As good as Palo Alto Networks next-generation firewalls are, their value ended when you left the location it was protecting. When you’re in a hotel or a Starbucks, you had to rely on your laptop’s host based protection capabilities. And from your organization’s perspective, it lost the Palo Alto Networks policy controls. When you are remote, you can visit any website you want.
In order to remedy this limitation, Palo Alto announced GlobalProtect today. Here is Palo Alto’s description:
Unlike traditional approaches to endpoint security, Palo Alto Networks GlobalProtect ties application-, user-, and content-based policies to roaming users through a persistent thin client that can be pre-installed or installed on demand. Similar to a VPN, remote traffic is sent over a secure tunnel. However, unlike typical VPN deployments, which direct traffic to a few geographically centralized gateways, the GlobalProtect client automatically connects to the nearest corporately-managed Palo Alto Networks next-generation firewall deployed at a hub, branch, or in a private cloud. This results in faster throughput, easier management, and better protection.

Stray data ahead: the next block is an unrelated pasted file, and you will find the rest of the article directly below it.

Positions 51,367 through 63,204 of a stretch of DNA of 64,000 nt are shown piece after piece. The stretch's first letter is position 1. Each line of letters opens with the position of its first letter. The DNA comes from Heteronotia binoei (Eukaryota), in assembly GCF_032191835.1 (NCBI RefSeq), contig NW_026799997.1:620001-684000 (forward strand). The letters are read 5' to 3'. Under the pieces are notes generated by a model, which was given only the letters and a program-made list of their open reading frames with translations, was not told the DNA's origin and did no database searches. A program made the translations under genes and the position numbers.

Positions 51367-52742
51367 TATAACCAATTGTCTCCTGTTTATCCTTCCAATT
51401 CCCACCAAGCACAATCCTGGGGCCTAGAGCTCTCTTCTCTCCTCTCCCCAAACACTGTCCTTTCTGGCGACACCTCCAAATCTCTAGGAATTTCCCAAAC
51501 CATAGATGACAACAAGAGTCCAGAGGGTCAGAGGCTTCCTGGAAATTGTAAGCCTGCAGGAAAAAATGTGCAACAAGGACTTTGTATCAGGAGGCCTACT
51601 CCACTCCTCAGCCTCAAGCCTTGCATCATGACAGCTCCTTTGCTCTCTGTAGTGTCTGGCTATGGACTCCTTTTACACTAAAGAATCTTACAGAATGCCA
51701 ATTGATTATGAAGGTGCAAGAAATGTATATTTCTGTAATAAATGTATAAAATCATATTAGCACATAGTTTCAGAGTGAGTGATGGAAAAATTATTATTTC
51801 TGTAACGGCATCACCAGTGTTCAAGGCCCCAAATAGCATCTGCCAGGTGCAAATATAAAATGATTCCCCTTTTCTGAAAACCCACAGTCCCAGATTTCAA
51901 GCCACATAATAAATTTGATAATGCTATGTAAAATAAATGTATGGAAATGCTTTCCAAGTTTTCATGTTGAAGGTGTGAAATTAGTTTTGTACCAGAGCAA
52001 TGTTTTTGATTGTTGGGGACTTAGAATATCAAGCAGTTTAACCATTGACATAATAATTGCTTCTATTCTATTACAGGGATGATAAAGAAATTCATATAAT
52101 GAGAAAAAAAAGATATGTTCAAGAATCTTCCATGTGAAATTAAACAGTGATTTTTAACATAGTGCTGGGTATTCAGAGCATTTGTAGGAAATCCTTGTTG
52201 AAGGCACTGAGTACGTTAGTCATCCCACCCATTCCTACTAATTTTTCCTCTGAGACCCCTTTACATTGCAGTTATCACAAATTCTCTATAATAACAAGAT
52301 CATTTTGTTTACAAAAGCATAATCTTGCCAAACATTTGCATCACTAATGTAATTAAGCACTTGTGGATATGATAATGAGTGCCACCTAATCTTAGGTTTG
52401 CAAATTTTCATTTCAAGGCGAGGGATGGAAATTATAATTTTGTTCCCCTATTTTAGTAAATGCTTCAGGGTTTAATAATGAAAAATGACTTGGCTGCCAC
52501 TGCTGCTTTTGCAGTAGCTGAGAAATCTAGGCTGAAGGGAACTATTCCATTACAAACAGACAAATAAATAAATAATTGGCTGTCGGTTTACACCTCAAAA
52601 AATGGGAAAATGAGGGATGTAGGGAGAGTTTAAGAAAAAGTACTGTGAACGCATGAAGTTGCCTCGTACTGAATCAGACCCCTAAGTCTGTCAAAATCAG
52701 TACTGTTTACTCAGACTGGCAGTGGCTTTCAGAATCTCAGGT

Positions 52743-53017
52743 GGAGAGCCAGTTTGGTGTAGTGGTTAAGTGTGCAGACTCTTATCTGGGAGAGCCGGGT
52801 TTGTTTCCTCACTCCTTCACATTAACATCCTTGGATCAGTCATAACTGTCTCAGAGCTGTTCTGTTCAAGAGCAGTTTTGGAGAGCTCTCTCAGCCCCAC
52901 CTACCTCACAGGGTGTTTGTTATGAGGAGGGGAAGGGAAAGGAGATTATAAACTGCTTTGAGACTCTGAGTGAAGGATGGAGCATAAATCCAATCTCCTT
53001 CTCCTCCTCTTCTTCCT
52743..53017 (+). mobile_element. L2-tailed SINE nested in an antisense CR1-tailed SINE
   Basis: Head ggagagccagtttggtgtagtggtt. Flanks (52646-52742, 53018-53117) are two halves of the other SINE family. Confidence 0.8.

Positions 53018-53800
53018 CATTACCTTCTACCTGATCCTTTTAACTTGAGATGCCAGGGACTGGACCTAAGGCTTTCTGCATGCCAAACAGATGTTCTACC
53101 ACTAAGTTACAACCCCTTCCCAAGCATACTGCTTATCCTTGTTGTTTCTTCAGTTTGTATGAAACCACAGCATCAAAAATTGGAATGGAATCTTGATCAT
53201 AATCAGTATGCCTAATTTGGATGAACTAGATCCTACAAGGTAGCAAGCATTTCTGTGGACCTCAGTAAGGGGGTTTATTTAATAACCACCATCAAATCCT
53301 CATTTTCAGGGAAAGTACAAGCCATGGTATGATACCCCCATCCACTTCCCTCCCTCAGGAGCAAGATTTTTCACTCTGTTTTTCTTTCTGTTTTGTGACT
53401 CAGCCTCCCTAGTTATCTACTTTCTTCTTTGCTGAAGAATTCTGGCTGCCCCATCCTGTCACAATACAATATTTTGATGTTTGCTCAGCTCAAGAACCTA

For the first time, organizations will be able to maintain their policies regardless of a user’s location. John Pescatore of Gartner says it this way:
The Next Generation Firewall will follow the same pattern – extending to NGFW as a service (or what we used to call ‘In the Cloud Firewalling’ before the cloud term got ripped away from the Internet carriers) to inject the same firewall policy between the users and the Internet and in between the cloud-based services we consume that used to be inside the data center.
I look forward to trying GlobalProtect.